Thanks for the considered reply! Posting photos is a great idea, then you can see exactly what I am talking about with the chain. I understand what you mean by cross chaining, I used to race bicycles before my injury and it is an issue for those bikes too. Part of the problem I have is that the shifters are a model that I haven't used before so I need to get used to them and they are also in kind of a strange position. You'll see when I get the photos, it will take me a few days because I am busy right now with basketball practice and that is eating up my free time.
    "The prospects for a cure today are better than they were yesterday."

  4. #4
    Probably STI Shifters. They are okay, but once out of whack they are a problem. there's several things you can do. Get them re-adjusted, put on a manual shifter for the Chainrings or put some twist shifters off the seat rails. Adjusting to where you can hit the lever is crucial also. Looking forward to the photos.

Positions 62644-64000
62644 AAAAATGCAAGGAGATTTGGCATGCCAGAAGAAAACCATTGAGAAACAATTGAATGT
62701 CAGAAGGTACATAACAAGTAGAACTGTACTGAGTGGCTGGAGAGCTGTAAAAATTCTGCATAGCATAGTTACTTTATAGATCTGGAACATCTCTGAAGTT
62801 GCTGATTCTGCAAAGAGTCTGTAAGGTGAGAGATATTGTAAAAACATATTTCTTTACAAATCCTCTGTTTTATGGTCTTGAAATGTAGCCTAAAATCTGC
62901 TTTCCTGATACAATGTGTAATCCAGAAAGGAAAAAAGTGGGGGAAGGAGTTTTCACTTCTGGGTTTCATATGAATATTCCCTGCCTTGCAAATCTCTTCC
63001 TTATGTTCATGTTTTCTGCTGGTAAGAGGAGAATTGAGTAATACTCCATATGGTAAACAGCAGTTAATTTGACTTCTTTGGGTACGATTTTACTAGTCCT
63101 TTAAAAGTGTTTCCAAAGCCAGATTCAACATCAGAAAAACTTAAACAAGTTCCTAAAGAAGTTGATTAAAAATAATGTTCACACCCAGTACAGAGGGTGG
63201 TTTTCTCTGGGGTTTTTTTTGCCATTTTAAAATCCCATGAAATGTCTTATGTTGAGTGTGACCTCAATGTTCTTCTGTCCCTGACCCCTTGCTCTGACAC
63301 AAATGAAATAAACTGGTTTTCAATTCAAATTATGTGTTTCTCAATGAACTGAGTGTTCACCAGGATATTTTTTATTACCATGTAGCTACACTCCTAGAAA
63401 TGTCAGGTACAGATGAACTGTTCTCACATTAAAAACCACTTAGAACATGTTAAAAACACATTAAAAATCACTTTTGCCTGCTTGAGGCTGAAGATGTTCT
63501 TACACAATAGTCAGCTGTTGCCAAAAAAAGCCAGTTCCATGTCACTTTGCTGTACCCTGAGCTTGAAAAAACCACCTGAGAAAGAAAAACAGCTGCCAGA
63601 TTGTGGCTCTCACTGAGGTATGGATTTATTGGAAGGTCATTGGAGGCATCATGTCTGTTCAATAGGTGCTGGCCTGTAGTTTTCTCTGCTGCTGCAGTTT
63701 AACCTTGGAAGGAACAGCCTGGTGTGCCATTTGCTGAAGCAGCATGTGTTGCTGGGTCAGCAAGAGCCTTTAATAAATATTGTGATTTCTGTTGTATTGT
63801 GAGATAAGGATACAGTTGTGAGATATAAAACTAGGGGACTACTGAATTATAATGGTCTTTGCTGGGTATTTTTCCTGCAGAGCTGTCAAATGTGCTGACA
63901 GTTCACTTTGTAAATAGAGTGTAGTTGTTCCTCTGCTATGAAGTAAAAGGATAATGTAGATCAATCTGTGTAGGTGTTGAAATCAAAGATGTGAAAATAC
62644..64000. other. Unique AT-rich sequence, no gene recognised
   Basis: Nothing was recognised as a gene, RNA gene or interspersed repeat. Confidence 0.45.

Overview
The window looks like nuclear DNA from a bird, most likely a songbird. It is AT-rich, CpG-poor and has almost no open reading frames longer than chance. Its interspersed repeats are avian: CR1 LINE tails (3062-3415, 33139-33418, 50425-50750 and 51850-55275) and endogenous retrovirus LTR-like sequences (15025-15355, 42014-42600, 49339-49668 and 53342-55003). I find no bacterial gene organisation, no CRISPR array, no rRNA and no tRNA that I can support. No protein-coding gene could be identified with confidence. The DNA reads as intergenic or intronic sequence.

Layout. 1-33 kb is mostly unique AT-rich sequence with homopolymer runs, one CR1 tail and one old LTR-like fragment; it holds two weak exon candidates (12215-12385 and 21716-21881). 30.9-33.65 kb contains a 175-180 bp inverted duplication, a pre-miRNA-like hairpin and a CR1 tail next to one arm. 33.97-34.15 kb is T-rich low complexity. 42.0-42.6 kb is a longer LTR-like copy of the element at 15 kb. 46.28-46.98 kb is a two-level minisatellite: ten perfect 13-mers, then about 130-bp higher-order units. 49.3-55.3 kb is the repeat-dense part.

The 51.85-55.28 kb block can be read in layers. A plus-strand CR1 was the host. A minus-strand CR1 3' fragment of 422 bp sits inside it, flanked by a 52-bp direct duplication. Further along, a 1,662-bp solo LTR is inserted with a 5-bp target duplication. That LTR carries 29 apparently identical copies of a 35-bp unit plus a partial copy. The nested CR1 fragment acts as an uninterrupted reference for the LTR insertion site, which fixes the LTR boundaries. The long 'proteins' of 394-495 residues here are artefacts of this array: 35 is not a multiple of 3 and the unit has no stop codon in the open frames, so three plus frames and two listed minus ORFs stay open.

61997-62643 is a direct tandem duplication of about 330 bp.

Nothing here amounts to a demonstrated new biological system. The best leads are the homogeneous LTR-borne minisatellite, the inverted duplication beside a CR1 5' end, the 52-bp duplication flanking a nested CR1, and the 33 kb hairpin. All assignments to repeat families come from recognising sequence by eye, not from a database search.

Since you've raced before and are obviously sports minded, and the bike is extremelly cheap, it might not meet your needs. If you are a lower level injury the Freedom Ryder leansteer and the Top End G or previous Golds are much more efficient and more adjustable. If a higher break, the Freedom Ryder FRH-1 and Top End Force, old model Golds are fantastic. I see there is a F/R Classic leansteer on Ebay for 800.00. Leansteers and pivot type bikes are completley different from each other.

    Again the Pro is a good bike, don't get me wrong, but is old school, again nothing wrong with that, but it should be inexpensive. One of the drawbacks with the Pros was exactually what you are experiencing, leg hitting on a turn. I did love my Pro bikes but like the newer models even more.

    Since you're in Denver, Steve Ackerman or the adaptive abilities group there have plenty of bikes to try. Doesn't the National team train out of the Colorado Springs Olympic training facility?

    As you know, if the bike isn't right, you won't ride it.and can also cause damage to the shoulders.
    Last edited by Patrick Madsen; 03-17-2011 at 11:43 PM.